How to Get an Internship and Secure the Job You Have Been Dreaming Of
So how to get an internship and secure the job you have been dreaming of?
In The Coffee Run and Other Internship Need-To-Knows, Sydney Fulkerson, a self-proclaimed internship expert, gives the internship advice she wishes someone had told her too. She was inspired to share the experiences after her friends kept asking her for tips and tricks.
Here are five ways you can snag your dream internship, based on The Coffee Run and Fulkerson’s first-hand stories.
Start planning for the summer nowIt’s never too early to start planning for your future. Fulkerson recommends mapping out a plan 10 months ahead of time to give yourself room to brainstorm
- where you see yourself
- fix your résumé and
- write company-specific cover letters.
However, it’s important to realize that prospective employers are probably focused on more immediate hires. Regardless, staying ahead of the game will save you aggravation later on.
Do your researchBefore you send out cover letters to every company that you know, Fulkerson suggests that,
- first create a list of what you want to do and what companies you could see yourself working for
- then list out their contact information
- and most importantly, make sure you reach out to the right person.
It’ll be pretty embarrassing to reach out to someone in the wrong department and the CEO of the company will probably hit “delete” if she/he gets your résumé.
Use your network“It’s a small world after all” has never been truer. Once you can picture yourself in a certain role, reach out to everyone you know that can help you. Someone in your family may have a job that's similar in type or industry and can put you in touch with his/ her boss. Even if you don’t secure an internship, you’ve begun to foster a relationship that can help you later. People you know, who are already working in the industry can also refer you for the right job using their networks.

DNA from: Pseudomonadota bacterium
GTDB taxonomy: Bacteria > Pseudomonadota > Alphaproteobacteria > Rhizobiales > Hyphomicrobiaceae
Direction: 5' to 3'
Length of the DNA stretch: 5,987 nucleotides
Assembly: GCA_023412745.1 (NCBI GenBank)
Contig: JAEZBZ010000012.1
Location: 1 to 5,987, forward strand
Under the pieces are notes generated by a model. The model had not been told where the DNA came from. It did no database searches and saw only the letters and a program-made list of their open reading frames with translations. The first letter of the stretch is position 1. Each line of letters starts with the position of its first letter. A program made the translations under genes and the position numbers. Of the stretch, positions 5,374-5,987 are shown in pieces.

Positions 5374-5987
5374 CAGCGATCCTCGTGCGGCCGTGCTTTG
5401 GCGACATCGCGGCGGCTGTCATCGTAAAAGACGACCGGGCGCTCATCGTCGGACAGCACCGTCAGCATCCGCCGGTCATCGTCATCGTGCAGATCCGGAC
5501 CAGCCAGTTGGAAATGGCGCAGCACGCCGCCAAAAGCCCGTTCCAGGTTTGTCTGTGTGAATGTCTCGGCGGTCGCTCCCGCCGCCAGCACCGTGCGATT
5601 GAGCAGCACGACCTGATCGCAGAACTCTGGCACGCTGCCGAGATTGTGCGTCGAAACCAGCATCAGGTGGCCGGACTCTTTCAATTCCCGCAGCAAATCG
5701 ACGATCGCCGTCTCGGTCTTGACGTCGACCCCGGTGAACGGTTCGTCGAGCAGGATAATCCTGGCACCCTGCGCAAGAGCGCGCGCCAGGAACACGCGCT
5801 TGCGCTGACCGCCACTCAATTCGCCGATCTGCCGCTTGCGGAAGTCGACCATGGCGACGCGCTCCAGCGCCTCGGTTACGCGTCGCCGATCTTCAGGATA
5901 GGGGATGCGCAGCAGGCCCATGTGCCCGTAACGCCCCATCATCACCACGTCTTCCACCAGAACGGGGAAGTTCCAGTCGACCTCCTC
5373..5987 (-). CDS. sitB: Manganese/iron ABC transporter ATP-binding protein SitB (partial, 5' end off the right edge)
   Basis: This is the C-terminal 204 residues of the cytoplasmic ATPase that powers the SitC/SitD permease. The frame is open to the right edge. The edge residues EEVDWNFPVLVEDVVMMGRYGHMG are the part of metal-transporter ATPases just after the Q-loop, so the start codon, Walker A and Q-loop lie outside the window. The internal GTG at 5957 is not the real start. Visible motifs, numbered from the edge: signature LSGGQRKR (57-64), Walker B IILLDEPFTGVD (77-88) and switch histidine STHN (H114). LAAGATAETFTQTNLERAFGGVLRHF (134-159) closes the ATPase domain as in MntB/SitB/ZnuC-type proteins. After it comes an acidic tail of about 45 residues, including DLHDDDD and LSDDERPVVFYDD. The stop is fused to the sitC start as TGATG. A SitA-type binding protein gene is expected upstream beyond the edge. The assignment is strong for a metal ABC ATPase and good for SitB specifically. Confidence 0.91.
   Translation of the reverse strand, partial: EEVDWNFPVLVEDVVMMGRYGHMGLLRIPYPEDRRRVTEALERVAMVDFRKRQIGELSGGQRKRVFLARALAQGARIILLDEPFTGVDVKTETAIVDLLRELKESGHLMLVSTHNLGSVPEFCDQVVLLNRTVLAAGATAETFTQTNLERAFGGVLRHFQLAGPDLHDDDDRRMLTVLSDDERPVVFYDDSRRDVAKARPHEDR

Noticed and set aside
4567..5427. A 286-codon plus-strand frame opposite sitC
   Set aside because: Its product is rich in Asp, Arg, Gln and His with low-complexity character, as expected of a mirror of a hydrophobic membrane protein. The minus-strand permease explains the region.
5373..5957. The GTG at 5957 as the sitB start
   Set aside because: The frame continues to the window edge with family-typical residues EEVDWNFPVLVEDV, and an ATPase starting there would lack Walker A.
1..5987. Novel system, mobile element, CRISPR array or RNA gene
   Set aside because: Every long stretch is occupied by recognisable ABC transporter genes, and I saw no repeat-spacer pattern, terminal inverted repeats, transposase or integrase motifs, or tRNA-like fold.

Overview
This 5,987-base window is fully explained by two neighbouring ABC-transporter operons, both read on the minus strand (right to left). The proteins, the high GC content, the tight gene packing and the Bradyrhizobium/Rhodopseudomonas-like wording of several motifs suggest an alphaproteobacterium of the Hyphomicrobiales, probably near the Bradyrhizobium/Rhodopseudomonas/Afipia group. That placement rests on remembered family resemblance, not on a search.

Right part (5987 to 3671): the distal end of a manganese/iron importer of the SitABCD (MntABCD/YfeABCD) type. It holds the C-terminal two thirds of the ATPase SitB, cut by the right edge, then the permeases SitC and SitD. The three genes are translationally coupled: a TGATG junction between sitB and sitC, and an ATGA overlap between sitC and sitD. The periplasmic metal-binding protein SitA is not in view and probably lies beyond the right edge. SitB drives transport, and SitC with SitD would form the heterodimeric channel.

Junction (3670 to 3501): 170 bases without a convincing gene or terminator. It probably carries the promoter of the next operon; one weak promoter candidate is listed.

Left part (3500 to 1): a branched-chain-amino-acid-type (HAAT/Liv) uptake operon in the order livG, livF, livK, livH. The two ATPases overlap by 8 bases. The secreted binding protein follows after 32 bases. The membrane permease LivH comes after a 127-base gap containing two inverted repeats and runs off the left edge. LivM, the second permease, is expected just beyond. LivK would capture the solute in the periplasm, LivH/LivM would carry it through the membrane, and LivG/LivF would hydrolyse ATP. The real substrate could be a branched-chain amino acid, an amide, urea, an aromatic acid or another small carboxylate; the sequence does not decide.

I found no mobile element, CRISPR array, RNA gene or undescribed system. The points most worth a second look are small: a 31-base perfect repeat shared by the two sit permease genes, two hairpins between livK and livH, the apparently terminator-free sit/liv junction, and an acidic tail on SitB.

Always follow upYou find an awesome position, write an amazing cover letter for it, and don’t hear back from them ever? It’s OK to reach out again after some time has passed, as long as it isn’t frequent (and the job posting didn’t specifically say not to). Things may get lost in the cyberspace. Thus make it a habit that you always, always follow up. Send a friendly reminder of who you are, and that you’re still interested in the position. You could receive a “Sorry, we’re not interested email,” but you could also nail an interview for your efforts.
If you’re unsure about something, askSometimes you may think a position could be your dream internship, but it’s not. After you get an offer, it’s OK to ask if an internship is paid or unpaid, what the dress code will be, how many days a week it is, etc. You can only be the best intern could be if you understand what’s expected out of you. No matter which semester it is, internships help you figure out what path you really want to choose for your career in a less stressful way. They help you gain a taste of the real world with connections that may help you in the future.
A National Association of Colleges and Employers’ Study found that 56.5% of students in the Class of 2015 who had an internship, received at least one job offer after college and only 36.5% of their non-internship holding counterparts could say the same.
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